Volunteers in Parks


Tireless volunteers helped build the park system without financial compensation; their support of our state parks continues to the present day. From the small group of concerned citizens in 1864 who persuaded the Federal Government to preserve Yosemite Valley and the Mariposa Big Trees Grove to the more than 35,000 individuals and groups who donated 1,107,782 service hours in 2012 (valued at $24,526,293), California State Parks could not exist without its volunteers.

Types of volunteers have evolved through the years. Early in the system, park staff and their families lived in parks and could be seen painting, planting and otherwise improving their parks. They often served as the first Park Hosts—a positive, informational presence to visitors in the parks. Community partners were seminal in disseminating information about parks, bringing attention to park issues and the need to preserve areas for protection and public enjoyment.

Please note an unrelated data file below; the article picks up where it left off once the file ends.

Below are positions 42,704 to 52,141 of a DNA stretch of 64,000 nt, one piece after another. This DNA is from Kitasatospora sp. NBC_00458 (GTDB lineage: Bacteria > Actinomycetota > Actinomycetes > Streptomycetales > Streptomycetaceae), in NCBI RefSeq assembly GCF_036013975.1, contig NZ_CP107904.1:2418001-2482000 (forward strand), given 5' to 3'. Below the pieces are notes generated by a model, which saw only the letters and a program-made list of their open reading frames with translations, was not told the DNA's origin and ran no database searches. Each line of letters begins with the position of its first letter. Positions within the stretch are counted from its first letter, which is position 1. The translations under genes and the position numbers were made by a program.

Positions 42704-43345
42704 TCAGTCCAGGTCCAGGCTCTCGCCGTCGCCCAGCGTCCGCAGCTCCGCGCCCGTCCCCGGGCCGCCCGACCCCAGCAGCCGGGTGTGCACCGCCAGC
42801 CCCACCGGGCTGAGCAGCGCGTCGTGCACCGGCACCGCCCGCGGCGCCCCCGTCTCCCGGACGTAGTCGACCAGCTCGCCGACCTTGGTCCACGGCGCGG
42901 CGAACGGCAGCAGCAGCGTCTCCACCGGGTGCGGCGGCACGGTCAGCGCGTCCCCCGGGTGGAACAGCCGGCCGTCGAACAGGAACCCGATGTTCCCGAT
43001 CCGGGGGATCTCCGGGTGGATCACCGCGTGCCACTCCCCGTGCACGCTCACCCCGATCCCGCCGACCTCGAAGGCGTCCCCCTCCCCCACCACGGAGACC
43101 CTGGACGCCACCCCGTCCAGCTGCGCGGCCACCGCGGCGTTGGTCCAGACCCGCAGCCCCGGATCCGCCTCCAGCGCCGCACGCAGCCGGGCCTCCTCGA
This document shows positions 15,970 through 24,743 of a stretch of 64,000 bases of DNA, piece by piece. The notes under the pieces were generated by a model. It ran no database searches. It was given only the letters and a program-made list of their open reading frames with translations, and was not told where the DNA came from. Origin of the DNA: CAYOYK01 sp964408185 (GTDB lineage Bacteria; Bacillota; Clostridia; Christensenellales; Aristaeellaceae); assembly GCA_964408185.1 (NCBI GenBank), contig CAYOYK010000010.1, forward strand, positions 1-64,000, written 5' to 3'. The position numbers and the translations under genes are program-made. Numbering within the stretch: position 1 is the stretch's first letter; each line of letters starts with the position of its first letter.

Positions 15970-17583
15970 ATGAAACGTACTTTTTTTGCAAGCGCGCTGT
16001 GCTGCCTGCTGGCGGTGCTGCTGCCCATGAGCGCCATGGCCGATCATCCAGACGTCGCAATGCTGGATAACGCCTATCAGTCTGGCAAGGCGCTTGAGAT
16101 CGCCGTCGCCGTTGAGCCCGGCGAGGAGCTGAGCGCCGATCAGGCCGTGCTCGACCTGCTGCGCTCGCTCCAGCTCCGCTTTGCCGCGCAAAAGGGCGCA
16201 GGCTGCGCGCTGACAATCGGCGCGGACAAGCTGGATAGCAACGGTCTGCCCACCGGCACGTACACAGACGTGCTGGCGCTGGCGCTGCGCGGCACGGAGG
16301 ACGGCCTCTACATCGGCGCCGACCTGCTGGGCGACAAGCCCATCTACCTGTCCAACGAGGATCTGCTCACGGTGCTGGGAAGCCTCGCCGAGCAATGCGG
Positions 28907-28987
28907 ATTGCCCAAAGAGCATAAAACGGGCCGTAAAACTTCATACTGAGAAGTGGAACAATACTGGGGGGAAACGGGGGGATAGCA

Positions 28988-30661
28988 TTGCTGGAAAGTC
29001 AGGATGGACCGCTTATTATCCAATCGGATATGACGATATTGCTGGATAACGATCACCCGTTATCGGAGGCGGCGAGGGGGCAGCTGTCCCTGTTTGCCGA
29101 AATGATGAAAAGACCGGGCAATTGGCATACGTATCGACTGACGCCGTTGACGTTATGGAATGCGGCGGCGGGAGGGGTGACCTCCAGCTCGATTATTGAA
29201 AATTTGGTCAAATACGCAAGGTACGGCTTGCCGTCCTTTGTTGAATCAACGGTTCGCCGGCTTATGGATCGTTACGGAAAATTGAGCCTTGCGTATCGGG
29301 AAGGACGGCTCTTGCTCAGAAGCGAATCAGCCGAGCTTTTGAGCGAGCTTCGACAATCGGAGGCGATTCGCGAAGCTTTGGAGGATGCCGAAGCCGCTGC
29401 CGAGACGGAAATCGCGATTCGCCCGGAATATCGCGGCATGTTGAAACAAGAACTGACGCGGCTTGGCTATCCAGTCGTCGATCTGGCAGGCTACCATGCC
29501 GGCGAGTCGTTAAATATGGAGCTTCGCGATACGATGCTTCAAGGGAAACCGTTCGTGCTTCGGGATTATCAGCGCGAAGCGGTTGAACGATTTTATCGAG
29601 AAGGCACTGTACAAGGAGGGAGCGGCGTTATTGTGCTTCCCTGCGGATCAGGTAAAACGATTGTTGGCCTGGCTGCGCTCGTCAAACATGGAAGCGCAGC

California Governor Edmund G. Brown Jr. signed legislation enabling the creation of the volunteer program in 1978. The California State Government Volunteers Act authorized state agencies to engage volunteers in direct service activities. This important legislation recognized the value of volunteerism to state government and all of California.

Today, public volunteer participation also comes in the form of trained docents, horse and boat patrol, and living history interpreters. Park Hosts have become a fixture in camping as well as historic parks. Hosts lead school tours, sell firewood, perform maintenance duties, assist staff in Junior Ranger programs, and do whatever is needed—while proudly wearing the California State Parks volunteer patch. 


Californians enjoy one of the largest and most popular park systems in the world. The diversity and beauty of California’s state parks attract more than 70 million visitors annually—challenging park managers to seek innovative ways of providing needed maintenance, educational programs and operational support.

Starting with that first small group in 1864, the volunteer program has grown to become vital to the successful operation of our state parks. Like our parks, volunteers are a gift from the people to the people. Click http://www.parks.ca.gov/?page_id=886 for more information.